Echinacea species (including E. purpurea and E. angustifolia).
Echinacea is taken to support the immune system; Tends to increase immune responses
It is traditionally used to maintain, rather than restore, good health; Modern users may apply differently
Echinacea Should not be taken by individuals with autoimmune conditions, or those undergoing immunosuppressive therapy
The root is historically the preferred part,; modern preparations may include root and/or above-ground parts
Clinical Evidence Highlights:
Schoop R, Klein P, Suter A, Johnston S L. Echinacea in the prevention of induced rhinovirus colds: a meta-analysis. Clinical Therapeutics 2006; 28(2): 174-183.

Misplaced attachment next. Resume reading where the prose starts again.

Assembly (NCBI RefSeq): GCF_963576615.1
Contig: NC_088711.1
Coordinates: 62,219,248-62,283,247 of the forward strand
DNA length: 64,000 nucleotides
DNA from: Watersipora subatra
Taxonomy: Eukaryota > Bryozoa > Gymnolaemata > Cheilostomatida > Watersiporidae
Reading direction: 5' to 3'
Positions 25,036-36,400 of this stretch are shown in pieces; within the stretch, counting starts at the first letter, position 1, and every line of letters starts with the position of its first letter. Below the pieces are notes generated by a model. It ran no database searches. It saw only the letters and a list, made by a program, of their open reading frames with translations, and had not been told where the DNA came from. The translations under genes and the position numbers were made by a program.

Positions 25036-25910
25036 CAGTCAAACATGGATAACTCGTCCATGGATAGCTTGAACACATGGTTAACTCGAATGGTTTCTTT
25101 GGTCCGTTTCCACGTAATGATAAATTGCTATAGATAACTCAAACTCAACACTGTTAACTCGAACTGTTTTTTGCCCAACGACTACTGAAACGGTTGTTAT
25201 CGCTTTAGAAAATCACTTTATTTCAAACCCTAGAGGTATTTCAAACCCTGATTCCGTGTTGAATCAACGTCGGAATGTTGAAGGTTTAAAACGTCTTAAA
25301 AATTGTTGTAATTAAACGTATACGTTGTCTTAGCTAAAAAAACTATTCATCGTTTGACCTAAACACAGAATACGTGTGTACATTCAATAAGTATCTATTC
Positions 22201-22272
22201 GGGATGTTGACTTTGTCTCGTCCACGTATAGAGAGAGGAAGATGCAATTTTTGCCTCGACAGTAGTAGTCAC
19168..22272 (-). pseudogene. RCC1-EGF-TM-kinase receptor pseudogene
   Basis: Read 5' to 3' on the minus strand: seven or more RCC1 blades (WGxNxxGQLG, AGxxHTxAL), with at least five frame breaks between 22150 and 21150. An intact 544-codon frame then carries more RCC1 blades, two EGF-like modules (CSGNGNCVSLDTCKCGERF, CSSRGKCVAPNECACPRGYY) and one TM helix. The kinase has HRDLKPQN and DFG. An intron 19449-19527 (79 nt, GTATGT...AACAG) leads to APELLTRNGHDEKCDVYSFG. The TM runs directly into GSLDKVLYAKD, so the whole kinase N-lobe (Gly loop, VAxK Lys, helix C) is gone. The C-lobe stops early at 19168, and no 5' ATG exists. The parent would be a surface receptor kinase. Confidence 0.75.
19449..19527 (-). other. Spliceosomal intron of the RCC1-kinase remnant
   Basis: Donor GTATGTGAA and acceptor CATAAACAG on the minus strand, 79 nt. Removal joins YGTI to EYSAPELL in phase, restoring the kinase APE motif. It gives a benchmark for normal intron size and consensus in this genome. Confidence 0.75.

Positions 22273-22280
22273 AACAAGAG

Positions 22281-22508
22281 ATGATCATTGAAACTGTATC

A systematic review of three placebo-controlled trials suggested that Echinacea extract reduced the chances of experiencing a cold after experimental exposure to rhinovirus. In subjects who did experience a cold, symptoms were not reduced compared to the placebo group.
Shah S A, Sander S, White C M, Rinaldi M, Coleman C I. Evaluation of echinacea for the prevention and treatment of the common cold: a meta-analysis. Lancet Infectious Diseases 2007; 7(7): 473-480.
A review of 14 randomized trials (n=1,356 for incidence; n=1,630 for duration) found that treatment with echinacea significantly reduced cold incidence and duration compared with placebo.